http://books.google.com/books?id=WvwpAAAAYAAJ&printsec=frontcover&dq=Kenney-Herbert&hl=en&sa=X&ei=qn3NUfWuAuvi4APyo4HgDw&ved=0CC8Q6AEwAA

Which site you might want to add to your recipe collection, although as I've noted before and you've agreed, a lot of the requests these days are for that 
"Wonderful spaghetti sauce they served at 'Mario's' in Laramie, Wyoming, back in the 1950s.  So good!"  And yet sometimes you DO find it...
And here's the link to the recipe hyperlink and the Woffington Sauce associated:

"Culinary Jottings" By Arthur Robert Kenney-Herbert

"Seer"?  I looked into that.  Apparently some kind of mackerel.

I liked the phrase "a thought of red pepper."

The book does not tell, at least near the recipe, however, just why that sauce is "Peg Woffington Sauce."  Which might have been my original question?  
That may be beyond recovery.

I suppose I could read the book:

"Peg Woffington" by Charles Reade

But a search there for the words "sauce" and "fish" brought nothing relevant up, and what text came along with the finds makes the thought of reading any more, 
well, "unappetizing."

Slight respite today on LI from the past few days of warmth and humidity.  A friend in Belfast called her weather "sweltering" a bit ago.  More to come.

Time to go make "Oeufs à la Ray ."

Best,

Ray 

Hello Ray,

I find that Peg Woffington was an 18th century Irish actress who became quite a celebrity on the London stage. She was the subject of the novel bearing her name by Charles Reade and a biographical work by Joseph Fitzgerald Molloy. Reade appears to have made her into a fictional character in his novel and in several short stories. See:

Wikipedia

and

“The Life and Adventures of Peg Woffington: With Pictures of the Period in Which She Lived” By Joseph Fitzgerald Molloy

There is a portrait of her here: Twickenham Museum

She had a home in Teddington, UK, where she also established a Tea Room. She purchased a number of cottages in the area and donated them to the poor. It is possible that the sauce could have been something that she served at her Teddington Tea Room, but I found no confirmation of that.

It may be as likely that the sauce mentioned in the 1885 book ”Culinary Jottings” by Arthur Robert Kenney-Herbert was named in her honor as that it was created by her. That’s just speculation, though.

There was a 1908 recipe book called “Peg Woffington: Choice Recipes by Experienced Housewives of St. John's Guild, Pleasantville, New York”, compiled by Annie M. Goodwin, but it appears to be a compilation of recipes from Pleasantville, New York housewives. I could not find what connection there was between Peg Woffington and this book, but the sauce may have been in that recipe book. See:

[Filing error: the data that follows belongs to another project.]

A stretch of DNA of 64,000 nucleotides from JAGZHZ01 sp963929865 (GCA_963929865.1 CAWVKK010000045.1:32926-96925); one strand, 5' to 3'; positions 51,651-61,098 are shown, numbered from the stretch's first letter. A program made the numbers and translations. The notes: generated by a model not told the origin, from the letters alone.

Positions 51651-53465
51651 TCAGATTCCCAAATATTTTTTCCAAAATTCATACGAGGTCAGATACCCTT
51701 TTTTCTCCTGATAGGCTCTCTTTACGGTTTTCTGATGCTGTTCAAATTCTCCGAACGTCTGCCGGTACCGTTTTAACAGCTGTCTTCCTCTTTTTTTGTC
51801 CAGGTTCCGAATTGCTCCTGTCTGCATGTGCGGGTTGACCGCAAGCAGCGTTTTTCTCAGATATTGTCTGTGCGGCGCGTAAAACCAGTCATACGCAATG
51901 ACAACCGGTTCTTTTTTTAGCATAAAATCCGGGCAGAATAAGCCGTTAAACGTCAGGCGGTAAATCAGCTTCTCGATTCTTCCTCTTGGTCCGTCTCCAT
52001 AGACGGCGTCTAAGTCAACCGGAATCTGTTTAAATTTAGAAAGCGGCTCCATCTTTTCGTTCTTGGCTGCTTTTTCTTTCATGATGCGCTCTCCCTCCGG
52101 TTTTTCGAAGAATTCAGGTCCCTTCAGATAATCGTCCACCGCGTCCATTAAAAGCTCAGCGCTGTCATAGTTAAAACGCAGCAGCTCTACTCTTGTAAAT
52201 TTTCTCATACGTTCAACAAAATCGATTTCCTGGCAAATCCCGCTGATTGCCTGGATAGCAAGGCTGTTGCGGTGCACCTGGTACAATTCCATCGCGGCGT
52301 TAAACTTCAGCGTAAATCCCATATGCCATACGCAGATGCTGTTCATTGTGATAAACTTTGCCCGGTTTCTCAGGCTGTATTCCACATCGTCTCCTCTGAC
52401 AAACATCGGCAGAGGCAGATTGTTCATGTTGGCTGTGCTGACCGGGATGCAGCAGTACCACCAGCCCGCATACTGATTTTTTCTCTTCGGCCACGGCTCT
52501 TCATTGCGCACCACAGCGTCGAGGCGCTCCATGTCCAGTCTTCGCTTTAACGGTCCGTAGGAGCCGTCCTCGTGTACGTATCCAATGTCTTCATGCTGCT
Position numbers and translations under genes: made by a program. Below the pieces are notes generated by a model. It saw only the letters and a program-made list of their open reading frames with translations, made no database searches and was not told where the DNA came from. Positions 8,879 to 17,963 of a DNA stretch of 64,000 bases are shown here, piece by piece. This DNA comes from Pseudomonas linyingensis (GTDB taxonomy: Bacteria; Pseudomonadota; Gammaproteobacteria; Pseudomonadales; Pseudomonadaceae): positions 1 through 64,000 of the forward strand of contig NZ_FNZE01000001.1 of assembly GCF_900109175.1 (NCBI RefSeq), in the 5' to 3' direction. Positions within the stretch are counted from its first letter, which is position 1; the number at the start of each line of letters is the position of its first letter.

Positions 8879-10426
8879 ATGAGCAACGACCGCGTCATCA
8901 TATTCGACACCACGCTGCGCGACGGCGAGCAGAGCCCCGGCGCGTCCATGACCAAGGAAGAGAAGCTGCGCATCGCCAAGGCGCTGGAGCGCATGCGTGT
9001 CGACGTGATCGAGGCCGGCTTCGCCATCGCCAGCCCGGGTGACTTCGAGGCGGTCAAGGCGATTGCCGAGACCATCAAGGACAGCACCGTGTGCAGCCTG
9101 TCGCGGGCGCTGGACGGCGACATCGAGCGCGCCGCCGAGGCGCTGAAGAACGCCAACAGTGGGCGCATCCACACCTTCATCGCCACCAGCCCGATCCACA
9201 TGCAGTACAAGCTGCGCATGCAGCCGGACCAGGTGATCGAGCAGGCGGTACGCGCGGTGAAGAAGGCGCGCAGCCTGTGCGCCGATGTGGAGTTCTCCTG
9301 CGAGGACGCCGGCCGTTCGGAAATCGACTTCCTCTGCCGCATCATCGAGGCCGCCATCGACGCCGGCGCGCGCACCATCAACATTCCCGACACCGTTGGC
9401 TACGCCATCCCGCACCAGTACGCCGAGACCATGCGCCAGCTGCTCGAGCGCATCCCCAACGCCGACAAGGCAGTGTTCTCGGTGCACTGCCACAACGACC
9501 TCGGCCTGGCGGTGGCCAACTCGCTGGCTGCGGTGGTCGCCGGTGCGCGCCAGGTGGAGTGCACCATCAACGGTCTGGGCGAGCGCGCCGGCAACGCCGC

"Peg Woffington Choice Recipes by Experienced Housewives of St John's Guild Pleasantville, New York" compiled by Annie M. Goodwin

Finally, in 1918, there were establishments in New York City called “Peg Woffington Coffee House” & “Peg Woffington Tea Gardens.” These places had several fish dishes on their menus, but no sauce that matches the description. See the menu here:

Peg Woffington Coffee House Menu and
Peg Woffington Coffee House

As you say, “seer fish” is another name for several kinds of mackerel, including King mackerel.

It’s been raining almost every day up here, and is expected to continue. It’s getting difficult to find dry days when I can get the lawn tractor out and mow the grass. It’s been really hot, too, along with the humidity, but today we got some respite from that.

I’ve received so many of the sort of restaurant requests you mention that I have begun collecting books with such recipes in them and I have quite a few now. In years gone by, several such collections were published by auto and cigarette companies, newspapers and magazines, and credit card companies like Diner’s Club. I’ve had some success finding cheap used copies of these on the web.

Phaed


Italian Cookies with Grape Jelly and Black Pepper

From: Elaine 
Sent: Wednesday, June 19, 2013 8:50 PM
To: phaedrus@hungrybrowser.com 
Subject: cookies with grape jelly and pepper

Hi, I'm looking for a cookie recipe that is made with 2 jars of grape jelly and 2 tbl of black pepper.  I had these at a wedding reception that 
were made by an Italian lady from the East coast.  They were dark and crescent shaped and very delicious.  Sure hope you can help me.  
Thanking you in advance.  
Elaine

Hello Elaine,

Sorry, I cannot find an Italian cookie that matches your description. I might have more success if you can get the name of the cookie.

Please feel free to make use of the Italian cookie resources on this page:

Italian Cookies

Phaed